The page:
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Actually, Intel has been shipping out corrected Sandy Bridge boards to OEMs since about the middle of February, with revised systems being relaunched starting in early March. Retail boards, like the ones you get from Newegg, were last in line.

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The review is great and solid, not to mention this machine seem to perform above everything else it was tested against which is what I would expect from these really. The power meeter is lower, but this is a full desktop replacement as well, so having it off of the plug is not really feasible on it's peers either.

A couple of these things I really like is the 8Gb DDR3, and the two HD/SSD combo drives for a Tb of data as well as the performance profile of 2 of them together rather than a single drive. I also like the brushed rubber casing internally as most laptops, and especially those that are "Gaming" laptops are super shiny fingerprint magnets. The backpack's Asus has included with the G units are also nice, and as I mentioned in my other reply I have interacted with a few of these personally that were owned by friends/Colleagues I only remember seeing 1 of these backpacks, but they were nice and especially as an included part of the package.

These also have Blueray on board from what the spec sheet says which is also a great inclusion.

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I have only bought one gaming laptop before and I don't plan on getting one again any time soon. This one from ASUS though is pretty powerful with a decent price tag. I just plan on gaming from my PC and work-related tasks from my laptop. Some of those benchmarks just show that it makes more sense to just invest in a good stout PC until they get mobile gaming to be less expensive.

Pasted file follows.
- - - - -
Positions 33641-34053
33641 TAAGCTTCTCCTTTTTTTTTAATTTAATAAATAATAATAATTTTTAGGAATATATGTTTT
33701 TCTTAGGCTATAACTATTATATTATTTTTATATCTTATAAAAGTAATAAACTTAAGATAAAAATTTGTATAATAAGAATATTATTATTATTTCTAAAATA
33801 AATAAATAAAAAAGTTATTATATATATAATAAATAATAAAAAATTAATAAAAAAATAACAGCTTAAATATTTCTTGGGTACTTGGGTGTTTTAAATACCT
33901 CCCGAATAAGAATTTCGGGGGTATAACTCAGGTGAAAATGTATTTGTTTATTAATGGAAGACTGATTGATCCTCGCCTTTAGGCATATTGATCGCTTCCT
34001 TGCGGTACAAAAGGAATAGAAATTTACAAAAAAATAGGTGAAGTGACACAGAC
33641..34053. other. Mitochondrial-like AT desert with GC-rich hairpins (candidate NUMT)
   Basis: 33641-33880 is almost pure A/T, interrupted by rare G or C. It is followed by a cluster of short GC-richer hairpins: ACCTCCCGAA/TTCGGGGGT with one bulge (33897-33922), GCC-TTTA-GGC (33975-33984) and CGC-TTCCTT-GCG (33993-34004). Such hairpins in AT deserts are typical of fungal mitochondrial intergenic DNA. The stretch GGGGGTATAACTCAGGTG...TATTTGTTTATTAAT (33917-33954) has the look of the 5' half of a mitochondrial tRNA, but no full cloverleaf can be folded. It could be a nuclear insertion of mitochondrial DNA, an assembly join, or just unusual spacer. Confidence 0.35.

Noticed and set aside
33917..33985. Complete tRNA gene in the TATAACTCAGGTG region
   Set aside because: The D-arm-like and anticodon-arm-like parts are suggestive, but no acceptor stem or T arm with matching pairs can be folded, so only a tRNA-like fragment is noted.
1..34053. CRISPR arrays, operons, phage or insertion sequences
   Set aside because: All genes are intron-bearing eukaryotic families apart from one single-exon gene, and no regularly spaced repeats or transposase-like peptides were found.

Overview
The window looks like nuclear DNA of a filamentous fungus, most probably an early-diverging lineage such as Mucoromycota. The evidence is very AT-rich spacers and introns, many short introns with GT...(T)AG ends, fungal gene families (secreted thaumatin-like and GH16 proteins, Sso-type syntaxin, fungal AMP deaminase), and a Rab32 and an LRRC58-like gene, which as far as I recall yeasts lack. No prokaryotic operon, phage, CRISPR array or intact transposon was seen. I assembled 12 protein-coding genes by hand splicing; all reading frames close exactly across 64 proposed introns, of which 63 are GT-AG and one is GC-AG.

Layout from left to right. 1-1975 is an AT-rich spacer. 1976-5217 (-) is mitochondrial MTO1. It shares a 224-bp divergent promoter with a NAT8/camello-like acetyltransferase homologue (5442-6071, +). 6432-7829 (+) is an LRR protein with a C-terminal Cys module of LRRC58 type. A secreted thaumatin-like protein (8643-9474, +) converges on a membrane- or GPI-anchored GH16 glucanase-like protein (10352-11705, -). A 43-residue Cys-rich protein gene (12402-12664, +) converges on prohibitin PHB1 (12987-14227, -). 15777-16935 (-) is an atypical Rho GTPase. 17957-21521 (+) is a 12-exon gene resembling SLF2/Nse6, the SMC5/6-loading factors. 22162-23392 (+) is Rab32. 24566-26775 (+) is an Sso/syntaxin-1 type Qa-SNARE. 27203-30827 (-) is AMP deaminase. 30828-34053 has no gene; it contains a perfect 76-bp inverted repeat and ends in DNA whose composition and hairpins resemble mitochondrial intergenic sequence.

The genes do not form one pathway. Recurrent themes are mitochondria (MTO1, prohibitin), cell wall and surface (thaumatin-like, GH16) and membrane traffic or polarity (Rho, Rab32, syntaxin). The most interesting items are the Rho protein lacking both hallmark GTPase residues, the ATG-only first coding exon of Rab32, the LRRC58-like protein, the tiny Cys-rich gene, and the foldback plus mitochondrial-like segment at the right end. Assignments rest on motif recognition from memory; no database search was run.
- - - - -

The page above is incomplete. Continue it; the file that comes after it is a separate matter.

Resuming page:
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Simply beautiful. I just saw an advertisement for a similar machine from tigerdirect I guess they are trying to get rid of the slightly older model before the Sandy Bridge was available.

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Nice! Looks like a solid system.

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i would totally get if they can just nitch up the processing speed alittle... maybe take it from 2.0 to 2.5? and have a kickin cooling system with an overclock ability

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NICE!!!

But I'm sticking with my G73jh for now, there doesn't seem to be enough performance improvement to buy a new one. The thing I like about the G73 series is that they all use really nice screens, along with steadly increasing performance with no change in price.

I actually use mine for gaming more than my monster rig. Being able to sit in the living room with the gf while she watches tv ya know.

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most excellent review

this definitely look like one great desktop replacement but not so mobile gaming laptop if I ever saw one.

After seeing the video [which is certainly top-notch] it's all to easy to see that many folks are probably going to just love the appearance and certainly notice and appreciate the overall build quality on first impression.as well as a somewhat customizable screen and keyboard for different lighting conditions

So about the only 2 issues to evaluate are the relatively short battery life [as expected with this one]. and lack of ExpressCard Slot.

Still the specs are most impressive esp with the 8GB ram that 2.9 Turbo on SB cpu as well a Blue-Ray and as rapid mentioned a nice package with a backpack that's decent. still looking to me so far

as for overall mobility some have to decide that one for  themselves as too what those needs actually are